The dollar was Monday's clear leader, reinforcing its place as the week's top performer. It strengthened by an average of 0.4% against the other majors. No new US economic data were available to investors, though they were treated to the first public appearance of new Fed governor Michelle Bowman. Sticking to the chairman's script she said the economy is "in a good place", as is Fed policy. In so saying, Ms Bowman aligned herself with the Patient ones.
Meanwhile in Washington, Congress is said to have come to a budget accommodation with the White House that should avert a second government shutdown. There was still no wall for the president but the House did allow him a truckload of sheetrock.
For a second day the euro had nothing to say for itself, at least as far as the economic data were concerned. Its continued silence was rewarded with a 0.3% decline against the USD.
Luis de Guindos, the vice president of the European Central Bank, turned out to make a speech in his hometown, Madrid. He reiterated the ECB's policy line that interest rates will stay where they are "at least through the summer" and reassured his audience that bank officials are reviewing all incoming data on the euro-area economy "carefully".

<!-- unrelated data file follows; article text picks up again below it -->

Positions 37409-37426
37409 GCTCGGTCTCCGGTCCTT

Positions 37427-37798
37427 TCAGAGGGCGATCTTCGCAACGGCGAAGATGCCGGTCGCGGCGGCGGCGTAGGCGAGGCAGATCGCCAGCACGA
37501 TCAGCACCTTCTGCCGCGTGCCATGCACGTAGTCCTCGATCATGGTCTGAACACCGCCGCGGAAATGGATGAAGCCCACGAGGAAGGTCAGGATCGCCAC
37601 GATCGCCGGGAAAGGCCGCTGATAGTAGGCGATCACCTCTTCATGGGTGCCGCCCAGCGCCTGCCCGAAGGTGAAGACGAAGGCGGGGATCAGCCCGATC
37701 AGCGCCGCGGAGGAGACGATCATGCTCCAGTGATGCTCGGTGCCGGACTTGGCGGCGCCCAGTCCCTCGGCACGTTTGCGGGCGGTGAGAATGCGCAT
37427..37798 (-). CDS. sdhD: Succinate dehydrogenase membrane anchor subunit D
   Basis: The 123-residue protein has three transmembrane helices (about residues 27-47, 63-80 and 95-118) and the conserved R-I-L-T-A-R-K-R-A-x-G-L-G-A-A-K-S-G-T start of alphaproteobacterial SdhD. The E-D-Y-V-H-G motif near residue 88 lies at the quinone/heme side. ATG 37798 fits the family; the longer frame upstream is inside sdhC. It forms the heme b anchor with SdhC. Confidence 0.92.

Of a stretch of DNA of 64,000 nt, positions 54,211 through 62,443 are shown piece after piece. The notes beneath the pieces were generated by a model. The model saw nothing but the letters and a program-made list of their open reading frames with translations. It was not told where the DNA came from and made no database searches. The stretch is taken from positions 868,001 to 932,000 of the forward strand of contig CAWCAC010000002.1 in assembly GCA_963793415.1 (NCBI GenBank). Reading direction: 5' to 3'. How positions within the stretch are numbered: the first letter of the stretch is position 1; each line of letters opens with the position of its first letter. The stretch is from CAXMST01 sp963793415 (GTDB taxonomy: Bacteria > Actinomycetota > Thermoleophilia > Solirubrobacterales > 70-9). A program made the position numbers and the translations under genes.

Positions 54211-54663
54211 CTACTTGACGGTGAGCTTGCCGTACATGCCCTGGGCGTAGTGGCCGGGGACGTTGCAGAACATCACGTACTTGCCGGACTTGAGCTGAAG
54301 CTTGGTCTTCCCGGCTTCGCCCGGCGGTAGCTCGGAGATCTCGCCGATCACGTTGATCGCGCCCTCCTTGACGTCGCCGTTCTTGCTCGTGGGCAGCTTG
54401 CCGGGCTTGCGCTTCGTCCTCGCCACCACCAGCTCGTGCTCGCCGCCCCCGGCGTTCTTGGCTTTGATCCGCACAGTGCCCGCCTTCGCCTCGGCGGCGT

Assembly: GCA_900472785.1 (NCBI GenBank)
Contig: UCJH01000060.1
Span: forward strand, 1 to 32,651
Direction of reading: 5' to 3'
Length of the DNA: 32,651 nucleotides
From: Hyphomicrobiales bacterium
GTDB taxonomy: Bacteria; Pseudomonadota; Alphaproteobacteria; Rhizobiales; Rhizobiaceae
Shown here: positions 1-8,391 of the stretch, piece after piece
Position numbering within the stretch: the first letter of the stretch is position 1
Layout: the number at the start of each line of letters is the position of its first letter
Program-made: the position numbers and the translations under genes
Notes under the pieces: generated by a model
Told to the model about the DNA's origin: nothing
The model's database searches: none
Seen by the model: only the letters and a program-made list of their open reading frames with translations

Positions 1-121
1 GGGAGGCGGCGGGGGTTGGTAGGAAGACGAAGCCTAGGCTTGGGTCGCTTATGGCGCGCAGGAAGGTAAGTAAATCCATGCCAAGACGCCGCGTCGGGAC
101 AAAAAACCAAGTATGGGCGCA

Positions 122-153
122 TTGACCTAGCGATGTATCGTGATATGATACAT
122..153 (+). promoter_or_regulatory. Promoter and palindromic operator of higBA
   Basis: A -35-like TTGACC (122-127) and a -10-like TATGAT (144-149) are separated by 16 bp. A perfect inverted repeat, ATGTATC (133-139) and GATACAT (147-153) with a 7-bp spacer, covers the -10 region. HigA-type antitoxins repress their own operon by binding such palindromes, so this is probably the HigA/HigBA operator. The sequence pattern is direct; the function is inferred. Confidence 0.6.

There were signs of movement by the CAD but they did not amount to anything. The Loonie was unchanged against the USD. Despite impressions it might have given to the contrary, it is almost unchanged from a month ago, down by just half a US cent.
There were no Canadian ecostats to amuse investors and little movement in oil prices. WTI crude added a grand total of 20 cents, 0.4%.
Miraculously, sterling lost 0.4% to the USD. It was a miracle because to achieve that result the GBP had to dodge a lot of bullets. On top of the flood of discouraging UK economic data, a report from parliament's Treasury Committee did a hatchet job on the government's economic policy and the chancellor of the exchequer himself. The committee took particular exception to the chancellor's reference to a Brexit "deal dividend". It said he was disingenuous to characterise the avoidance of catastrophe as a benefit.
Today is a data-free zone for sterling but the Bank of England governor will be up to talk about the global economy this morning. At the same time the prime minister will be telling parliament about her latest Brexit strategy. She is not expected to say anything new.
Having broken the ¥110 USD/JPY barrier yesterday the yen continued to drift lower during the US session and overnight. It is 0.3% lower on the day, at its weakest level this year.
Today's Japanese data covered machine tool orders and the services sector's Tertiary Index, both for January. Machine tool orders were down by an annual 18.8% and the index was unchanged at -0.3. Neither figure had any obvious influence on the JPY.